The black dot analogy connects to many of my life experiences. Specifically, the reality that parents and kids often remember experiences differently. It seems that moms are often harder on ourselves than our kids are on us. It makes me wonder, are kids somehow able to keep their focus on the whole page while parents struggle to see beyond the dot?
As I reflected on this transition to a new season, one question in particular kept repeating in my mind: What might it feel like to grow out of the season of uncertainty and lean into a season of hope?
As a stay-at-home parent, some of the biggest stresses for me throughout this pandemic have been adjusting to a wide-open schedule, concurrently fulfilling multiple roles, and dealing with a perpetual avalanche of thoughts and emotions.
Even as an adult, I have found that many children’s books offer gentle, hope-filled reminders that I need in my own life.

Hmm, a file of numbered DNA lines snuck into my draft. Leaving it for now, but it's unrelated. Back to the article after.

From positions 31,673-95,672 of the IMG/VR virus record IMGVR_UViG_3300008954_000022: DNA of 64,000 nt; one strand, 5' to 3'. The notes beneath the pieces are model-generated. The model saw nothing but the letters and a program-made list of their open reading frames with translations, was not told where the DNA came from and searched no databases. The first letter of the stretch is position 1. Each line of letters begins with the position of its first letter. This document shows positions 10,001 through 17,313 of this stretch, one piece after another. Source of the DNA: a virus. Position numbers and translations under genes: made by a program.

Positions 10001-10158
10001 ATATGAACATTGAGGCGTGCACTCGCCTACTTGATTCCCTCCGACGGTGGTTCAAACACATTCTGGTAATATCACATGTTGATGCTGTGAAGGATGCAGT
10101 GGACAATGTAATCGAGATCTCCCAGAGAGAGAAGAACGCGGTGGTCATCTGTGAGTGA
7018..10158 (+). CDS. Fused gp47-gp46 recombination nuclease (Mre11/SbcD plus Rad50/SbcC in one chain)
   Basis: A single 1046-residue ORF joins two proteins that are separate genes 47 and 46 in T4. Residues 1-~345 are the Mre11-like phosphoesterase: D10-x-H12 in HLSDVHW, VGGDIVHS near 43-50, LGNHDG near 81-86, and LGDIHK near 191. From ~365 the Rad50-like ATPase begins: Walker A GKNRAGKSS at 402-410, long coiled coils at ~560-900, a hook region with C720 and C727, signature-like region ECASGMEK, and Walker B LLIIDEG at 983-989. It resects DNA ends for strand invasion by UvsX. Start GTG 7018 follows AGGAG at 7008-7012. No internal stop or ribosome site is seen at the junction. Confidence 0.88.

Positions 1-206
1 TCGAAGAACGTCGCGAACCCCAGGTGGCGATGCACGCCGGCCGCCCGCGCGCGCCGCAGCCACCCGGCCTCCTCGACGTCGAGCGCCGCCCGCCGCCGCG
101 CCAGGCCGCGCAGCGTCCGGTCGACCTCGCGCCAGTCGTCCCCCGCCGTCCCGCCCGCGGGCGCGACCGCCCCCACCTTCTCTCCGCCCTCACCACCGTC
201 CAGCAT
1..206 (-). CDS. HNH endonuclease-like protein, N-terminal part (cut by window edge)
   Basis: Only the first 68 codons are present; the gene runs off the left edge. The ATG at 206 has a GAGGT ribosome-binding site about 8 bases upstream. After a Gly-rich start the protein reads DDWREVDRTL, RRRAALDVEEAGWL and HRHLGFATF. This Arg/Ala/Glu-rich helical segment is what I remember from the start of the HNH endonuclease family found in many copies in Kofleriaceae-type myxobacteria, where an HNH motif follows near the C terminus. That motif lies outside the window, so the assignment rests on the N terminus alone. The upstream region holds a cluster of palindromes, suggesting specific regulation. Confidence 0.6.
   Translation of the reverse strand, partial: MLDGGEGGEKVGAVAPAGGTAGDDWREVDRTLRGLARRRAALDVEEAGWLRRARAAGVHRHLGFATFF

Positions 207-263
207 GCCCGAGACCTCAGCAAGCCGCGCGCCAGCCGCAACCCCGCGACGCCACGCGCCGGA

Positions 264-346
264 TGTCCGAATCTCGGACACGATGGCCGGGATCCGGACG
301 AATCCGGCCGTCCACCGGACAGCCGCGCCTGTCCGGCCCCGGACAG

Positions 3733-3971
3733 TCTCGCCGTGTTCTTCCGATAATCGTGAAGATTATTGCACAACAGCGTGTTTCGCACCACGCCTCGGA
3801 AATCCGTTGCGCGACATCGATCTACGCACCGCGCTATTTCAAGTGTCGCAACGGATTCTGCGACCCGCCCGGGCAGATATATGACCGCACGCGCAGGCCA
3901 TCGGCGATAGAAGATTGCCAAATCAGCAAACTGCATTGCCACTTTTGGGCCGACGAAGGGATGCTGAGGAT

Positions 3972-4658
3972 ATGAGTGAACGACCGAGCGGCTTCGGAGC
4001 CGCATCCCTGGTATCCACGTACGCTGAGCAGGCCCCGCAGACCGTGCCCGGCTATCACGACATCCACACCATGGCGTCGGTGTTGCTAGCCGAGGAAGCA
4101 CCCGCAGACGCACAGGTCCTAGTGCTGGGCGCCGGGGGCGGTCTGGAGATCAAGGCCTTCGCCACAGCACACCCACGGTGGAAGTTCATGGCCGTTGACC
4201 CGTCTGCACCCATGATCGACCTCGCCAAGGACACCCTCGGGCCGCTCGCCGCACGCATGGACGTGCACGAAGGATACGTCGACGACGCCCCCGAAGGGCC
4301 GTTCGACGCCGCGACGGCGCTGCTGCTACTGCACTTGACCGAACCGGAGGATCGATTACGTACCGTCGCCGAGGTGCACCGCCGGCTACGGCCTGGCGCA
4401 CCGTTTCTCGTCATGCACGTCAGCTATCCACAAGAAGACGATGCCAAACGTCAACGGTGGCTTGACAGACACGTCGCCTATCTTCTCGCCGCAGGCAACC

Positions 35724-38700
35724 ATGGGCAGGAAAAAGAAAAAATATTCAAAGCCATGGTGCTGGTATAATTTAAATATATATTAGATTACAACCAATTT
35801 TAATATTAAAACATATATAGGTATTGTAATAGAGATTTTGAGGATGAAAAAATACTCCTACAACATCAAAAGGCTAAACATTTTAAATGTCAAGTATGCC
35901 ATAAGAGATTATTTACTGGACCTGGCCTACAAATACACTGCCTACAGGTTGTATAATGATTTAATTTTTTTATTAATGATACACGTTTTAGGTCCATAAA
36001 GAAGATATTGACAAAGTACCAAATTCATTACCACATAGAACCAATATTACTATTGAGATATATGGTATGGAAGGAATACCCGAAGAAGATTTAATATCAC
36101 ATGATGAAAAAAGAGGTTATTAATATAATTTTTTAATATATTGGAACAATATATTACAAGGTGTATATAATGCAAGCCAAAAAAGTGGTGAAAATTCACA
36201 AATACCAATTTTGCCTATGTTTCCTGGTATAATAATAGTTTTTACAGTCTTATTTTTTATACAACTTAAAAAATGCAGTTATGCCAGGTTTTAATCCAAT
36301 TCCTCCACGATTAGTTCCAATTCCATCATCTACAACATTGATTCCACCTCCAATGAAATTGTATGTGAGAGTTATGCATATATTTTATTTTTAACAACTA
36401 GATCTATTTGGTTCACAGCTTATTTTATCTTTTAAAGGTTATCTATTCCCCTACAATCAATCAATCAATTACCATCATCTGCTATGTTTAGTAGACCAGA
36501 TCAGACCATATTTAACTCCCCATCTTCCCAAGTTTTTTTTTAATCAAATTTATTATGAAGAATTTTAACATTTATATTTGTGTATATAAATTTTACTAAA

I find hope in Wendi’s authenticity as she writes about her journey towards being, and comfort in her reminder to prioritize this time. I hope you also find encouragement through her words. Here's to all of us as we find time to be.
That tiny yellow “flower” was my whisper of hope, my lifeline to start moving out of the muck. It turns out that a whisper can be powerful.
I can’t enjoy every single minute of the day. I can, however, enjoy moments, even small ones, throughout the day.
Appreciation, joy, kindness, laughter, praise - I hope to continue to learn important lessons from these candid moments of inspiration.
Kindergarten!! How my little guy is already at the age of starting school is beyond me. As I’ve been working through all the logistics of our new routine, and processing the accompanying emotions, I decided to write a letter to my son, commemorating the beginning of his education.
Some days I wish I could hit a “do-over” button and start the day again.